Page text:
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What Kind of Horse Should You Buy?

Updated on May 11, 2011

"A horse is a horse, of course, of course"- right? Not so much. Horses range in size from the very small to the very tall. Some rack, some race, some gallop, some pace. That is to say, If you're in the market for a horse, you have options.

When considering what type of horse to buy, the first question you need to ask yourself is what you plan on doing with your equine friend. Do you want a trail horse? Do you want to show? In which discipline do you plan on riding? Do you simply want a pet to groom and pamper? Once you narrow down your interest, you can pick a suitable partner.

You will find that some horses are better suited for certain disciplines, and that judges for shows in that discipline often choose horses that fit their "type." For example, in the Hunter show ring, Arabians typically don't do well. They tend to jump with a flatter back than Thoroughbreds and warmbloods and many judges view this negatively. Whether it's fair or not is beside the point. If you want to show in Hunters, you should probably look for a horse that fits the Hunter type.

If you want to do dressage, you have more options when it comes to picking a breed. Any horse can do dressage, because dressage is (at its very most basic) training the horse to be balanced and straight. Think of dressage as ballet for horses. Anyone can do it, and anyone will benefit from the practice, but certain body types will make more beautiful ballerinas. In dressage a horse is taught to collect and extend, and poor conformation makes this difficult. Whatever breed you choose, you should look for excellent conformation and naturally beautiful gaits. Dressage will enhance whatever natural talent your horse was born with.

If you're into Western riding, a Quarter Horse is the most obvious choice for you. Quarter horses were bred to be hardy, quick and strong and they are one of the most versatile breeds. They excel at multiple disciplines, from Western Pleasure to Hunter/Jumper and dressage. If you're not sure what style of riding you want to do, then a Quarter Horse is a good choice because you'll have options.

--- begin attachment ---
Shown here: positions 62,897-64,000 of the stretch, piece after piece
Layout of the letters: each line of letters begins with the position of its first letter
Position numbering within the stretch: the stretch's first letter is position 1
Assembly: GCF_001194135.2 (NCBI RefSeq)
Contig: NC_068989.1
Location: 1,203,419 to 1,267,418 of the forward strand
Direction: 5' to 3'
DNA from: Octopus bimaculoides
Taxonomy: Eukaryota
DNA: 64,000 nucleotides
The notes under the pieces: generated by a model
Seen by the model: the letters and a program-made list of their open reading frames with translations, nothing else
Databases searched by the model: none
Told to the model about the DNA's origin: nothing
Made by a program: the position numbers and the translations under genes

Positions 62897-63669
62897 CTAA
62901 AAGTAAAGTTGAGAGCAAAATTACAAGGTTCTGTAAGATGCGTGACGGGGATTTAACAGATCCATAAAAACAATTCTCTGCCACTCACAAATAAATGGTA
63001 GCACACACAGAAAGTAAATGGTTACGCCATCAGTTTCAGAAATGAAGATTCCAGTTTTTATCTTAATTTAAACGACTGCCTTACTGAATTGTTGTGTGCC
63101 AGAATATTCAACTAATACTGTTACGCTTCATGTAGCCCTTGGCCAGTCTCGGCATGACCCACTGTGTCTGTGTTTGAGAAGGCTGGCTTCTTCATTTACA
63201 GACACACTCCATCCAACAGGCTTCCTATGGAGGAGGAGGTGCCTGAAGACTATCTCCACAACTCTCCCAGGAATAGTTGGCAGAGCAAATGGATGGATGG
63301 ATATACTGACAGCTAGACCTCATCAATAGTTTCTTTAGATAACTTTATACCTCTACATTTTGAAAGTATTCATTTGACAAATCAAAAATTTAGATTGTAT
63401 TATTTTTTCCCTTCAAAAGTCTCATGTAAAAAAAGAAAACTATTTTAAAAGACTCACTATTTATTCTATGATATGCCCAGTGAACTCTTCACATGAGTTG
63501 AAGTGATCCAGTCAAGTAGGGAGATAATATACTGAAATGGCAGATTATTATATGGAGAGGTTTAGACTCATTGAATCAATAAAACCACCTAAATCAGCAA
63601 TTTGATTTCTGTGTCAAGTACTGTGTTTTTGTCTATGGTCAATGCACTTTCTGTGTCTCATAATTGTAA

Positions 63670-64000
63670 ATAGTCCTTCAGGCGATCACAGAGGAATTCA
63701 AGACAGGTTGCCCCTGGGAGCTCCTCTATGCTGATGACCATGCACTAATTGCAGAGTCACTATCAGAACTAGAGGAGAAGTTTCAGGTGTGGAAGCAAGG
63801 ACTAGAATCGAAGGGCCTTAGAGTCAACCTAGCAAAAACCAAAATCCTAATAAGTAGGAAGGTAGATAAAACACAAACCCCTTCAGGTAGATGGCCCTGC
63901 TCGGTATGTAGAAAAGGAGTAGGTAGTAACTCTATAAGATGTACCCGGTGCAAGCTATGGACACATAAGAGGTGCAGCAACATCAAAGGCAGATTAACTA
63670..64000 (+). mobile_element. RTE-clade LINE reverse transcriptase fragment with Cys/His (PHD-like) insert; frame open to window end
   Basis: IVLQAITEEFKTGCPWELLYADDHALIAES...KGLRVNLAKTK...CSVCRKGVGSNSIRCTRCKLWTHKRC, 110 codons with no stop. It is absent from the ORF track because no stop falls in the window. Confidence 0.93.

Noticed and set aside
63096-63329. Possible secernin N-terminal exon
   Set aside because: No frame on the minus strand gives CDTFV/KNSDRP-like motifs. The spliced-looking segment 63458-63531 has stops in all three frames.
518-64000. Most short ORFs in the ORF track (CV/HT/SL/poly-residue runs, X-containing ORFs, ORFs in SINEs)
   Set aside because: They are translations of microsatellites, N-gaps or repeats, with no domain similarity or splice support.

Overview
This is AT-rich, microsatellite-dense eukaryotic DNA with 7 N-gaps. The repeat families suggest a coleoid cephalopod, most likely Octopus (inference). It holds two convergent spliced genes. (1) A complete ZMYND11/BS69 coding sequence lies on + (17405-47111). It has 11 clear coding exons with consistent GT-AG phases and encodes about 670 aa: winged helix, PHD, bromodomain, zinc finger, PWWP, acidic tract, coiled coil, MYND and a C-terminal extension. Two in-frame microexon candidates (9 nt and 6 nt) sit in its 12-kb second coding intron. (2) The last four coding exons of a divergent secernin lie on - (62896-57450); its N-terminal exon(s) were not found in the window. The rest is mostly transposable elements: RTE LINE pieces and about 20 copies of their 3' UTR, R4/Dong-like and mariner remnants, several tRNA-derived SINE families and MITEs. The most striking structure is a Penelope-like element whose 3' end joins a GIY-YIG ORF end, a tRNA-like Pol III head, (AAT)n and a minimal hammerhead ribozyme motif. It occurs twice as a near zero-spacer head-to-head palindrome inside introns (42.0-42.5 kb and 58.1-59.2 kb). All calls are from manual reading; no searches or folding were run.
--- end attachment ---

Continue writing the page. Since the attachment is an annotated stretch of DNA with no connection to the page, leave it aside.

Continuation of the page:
Another factor to consider is that some horse breeds are what horse people call "easy keepers." This means they have a relatively low metabolism and stay healthy and plump on smaller amounts of food. Quarter Horses and Morgans have a reputation for being easy keepers. Thoroughbreds, on the other hand, are notorious for eating their owners out of house and home. Thoroughbreds are the supermodels of the equine world; they can eat whatever they want and still stay skinny! Winter is particularly hard on this breed. They often lose weight in the winter because they burn more calories to stay warm. If you plan on purchasing a Thoroughbred, be prepared to spend more on feed and hay. This can add up quickly!

A third question to ask yourself is whether you want to purchase a "finished" horse or if you want to spend some time training your new friend. A finished horse will be calm, sane, used to being ridden, and knowledgable about his job. This is a horse you can hop on and go right to work. A finished horse will understandably be more expensive because someone else has put the time and energy into teaching him his job.

If you're a fairly knowledgable horse person and you're up for a challenge, consider purchasing a "project" horse. This sort of horse is usually young and has little if any training under saddle. He may know the basics of whoa and go, but you will have to fine tune this horse and teach him the specifics of your discipline. These horses are much cheaper than finished horses, but the money you save on the purchase price you can easily spend on training. They are not necessarily a better deal, because you will have to devote large amounts of time and effort to training them. I don't want to discourage you, however; bringing a horse along is very rewarding and the bond the two of you form will be well worth the effort!

There are many more factors to consider when purchasing a horse; these are just a few questions to get you started in narrowing down your selection. Whatever horse you choose and whatever discipline you ride in, horse ownership is a joy and a challenge. Good luck finding your dream horse!


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